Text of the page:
It’s not all doom and gloom for Bing, though. As we can see in the Growth Quadrant report — a market research feature that helps you visualize the competitive landscape — Bing’s US traffic volume grew by nearly 30% year-over-year (YoY), while Google’s growth was around 12%.
Traffic Growth % reflects the pace at which researched competitors expand within the market. Traffic Volume represents the current audience size.
It should be noted that, as a direct comparison, this isn’t particularly groundbreaking data; Google is a firmly established player and, as a result, isn’t likely to see huge YoY growth. However, it does suggest that Bing is growing rapidly in popularity, which is something to keep in mind when planning out a content and/or digital marketing strategy.
This is especially true if YouTube is one of your primary marketing channels, as Bing places a much larger emphasis on video search and integration than Google (even though Google owns YouTube). This is evident in the Social Media Distribution widget, which identifies the ratio of each domain’s social media focus (and benchmarks them against the market average).
Looking at July 2021, we see that YouTube made up 22% of Bing’s social media focus — almost double that of both Google and the market average.
Within Market Explorer, another benchmarking report that we looked at in our Google vs. Bing analysis was the Audience report — specifically the Age Demographic data.
We found it interesting that, while Google is the most popular search engine for 18 to 34 year olds in the US, Bing is the preferred option for older generations including, surprisingly, the early millennial (35-44) demographic.
This could be a useful insight if the age range of your target audience is somewhere in the 35 to 65+ range, especially if you are currently only focusing your SEO efforts on ranking in Google.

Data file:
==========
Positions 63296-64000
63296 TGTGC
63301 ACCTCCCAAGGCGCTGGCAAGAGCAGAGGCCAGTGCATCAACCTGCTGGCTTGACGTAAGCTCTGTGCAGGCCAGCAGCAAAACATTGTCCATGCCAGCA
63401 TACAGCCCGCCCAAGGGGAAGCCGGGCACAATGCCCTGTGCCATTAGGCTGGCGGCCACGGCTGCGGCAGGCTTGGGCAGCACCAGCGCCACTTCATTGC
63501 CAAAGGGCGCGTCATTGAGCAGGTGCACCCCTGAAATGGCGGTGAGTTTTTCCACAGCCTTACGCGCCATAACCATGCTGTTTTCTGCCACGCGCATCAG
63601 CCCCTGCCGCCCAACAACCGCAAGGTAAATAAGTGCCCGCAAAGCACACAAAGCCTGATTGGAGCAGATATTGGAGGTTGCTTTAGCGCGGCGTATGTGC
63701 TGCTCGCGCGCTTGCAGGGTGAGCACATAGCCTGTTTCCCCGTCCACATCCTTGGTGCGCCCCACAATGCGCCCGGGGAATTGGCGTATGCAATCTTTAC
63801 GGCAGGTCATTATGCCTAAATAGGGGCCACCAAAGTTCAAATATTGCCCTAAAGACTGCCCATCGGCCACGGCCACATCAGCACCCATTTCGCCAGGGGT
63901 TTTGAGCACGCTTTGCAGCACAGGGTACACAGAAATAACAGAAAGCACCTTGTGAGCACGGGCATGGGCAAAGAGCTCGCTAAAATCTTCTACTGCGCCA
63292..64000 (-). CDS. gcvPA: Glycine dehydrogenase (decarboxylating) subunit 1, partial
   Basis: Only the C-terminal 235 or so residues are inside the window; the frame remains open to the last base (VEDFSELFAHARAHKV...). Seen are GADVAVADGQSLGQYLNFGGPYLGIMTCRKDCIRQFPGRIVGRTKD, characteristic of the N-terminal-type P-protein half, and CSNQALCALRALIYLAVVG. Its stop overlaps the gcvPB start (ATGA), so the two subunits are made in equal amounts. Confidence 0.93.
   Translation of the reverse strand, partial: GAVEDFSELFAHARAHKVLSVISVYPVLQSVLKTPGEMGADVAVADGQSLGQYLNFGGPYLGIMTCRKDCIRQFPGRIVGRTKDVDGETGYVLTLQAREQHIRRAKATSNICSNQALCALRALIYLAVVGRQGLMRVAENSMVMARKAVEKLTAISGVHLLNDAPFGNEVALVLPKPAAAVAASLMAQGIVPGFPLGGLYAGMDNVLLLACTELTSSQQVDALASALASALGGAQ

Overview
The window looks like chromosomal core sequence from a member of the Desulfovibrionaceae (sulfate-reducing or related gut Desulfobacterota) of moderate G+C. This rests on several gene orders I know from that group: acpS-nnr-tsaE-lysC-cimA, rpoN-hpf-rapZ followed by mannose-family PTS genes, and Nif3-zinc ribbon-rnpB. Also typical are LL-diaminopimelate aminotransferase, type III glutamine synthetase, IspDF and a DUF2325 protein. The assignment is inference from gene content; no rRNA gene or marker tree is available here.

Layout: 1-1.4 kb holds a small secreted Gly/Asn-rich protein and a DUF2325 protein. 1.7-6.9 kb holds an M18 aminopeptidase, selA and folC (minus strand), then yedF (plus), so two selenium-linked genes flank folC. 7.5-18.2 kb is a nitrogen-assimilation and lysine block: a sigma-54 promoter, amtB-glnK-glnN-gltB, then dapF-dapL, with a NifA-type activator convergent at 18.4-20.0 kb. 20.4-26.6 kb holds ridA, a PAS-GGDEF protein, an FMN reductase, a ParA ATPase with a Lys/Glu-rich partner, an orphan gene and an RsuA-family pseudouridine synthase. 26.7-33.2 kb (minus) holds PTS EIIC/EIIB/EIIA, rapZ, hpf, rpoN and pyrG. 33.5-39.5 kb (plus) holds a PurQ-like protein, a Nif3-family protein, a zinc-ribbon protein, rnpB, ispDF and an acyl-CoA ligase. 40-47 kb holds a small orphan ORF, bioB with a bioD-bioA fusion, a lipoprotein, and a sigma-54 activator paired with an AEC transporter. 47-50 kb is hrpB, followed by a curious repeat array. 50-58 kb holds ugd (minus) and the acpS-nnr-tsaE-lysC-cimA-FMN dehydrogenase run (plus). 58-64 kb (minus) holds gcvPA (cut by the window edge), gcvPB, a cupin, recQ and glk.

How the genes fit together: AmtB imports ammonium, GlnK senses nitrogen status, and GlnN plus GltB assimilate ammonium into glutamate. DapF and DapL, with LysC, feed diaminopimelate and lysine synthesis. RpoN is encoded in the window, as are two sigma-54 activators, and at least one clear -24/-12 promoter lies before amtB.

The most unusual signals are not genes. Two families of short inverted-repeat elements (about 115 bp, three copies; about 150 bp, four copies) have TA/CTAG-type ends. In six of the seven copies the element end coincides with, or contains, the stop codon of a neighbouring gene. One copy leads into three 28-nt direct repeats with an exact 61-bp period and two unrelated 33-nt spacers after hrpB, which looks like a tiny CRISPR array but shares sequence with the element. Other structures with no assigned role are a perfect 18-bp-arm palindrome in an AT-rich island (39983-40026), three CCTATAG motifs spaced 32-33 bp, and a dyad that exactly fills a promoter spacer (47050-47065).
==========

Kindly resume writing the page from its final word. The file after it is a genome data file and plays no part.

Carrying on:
These particular reports within the Market Explorer tool can be useful for highlighting some of the more surprising differences between Google and Bing, but let’s take our analysis even deeper by looking at the other tool in the .Trends suite: Traffic Analytics.
Google vs. Bing Through the Lens of Traffic Analytics
Traffic Analytics is, as the name suggests, designed to provide more insight into the makeup of a site’s traffic and audience, as well as the journey those users take. It can be particularly useful as a competitive analysis tool for multiple domains, although, for our purposes here, we’ll use it to highlight the differences between Google and Bing.
When looking at the main Traffic Analytics dashboard report for July 2021, we can see that Google’s total global traffic was 48.9B.
However, it’s important to note that this figure also includes the traffic for Google’s various subdomains, such as Gmail, Google Analytics, and Google Docs. Therefore, for the purposes of comparing Google as a search engine only, we focused only on the subdomain “google.com.”
This adjustment brought us to the more accurate figure of just over 42B (see below).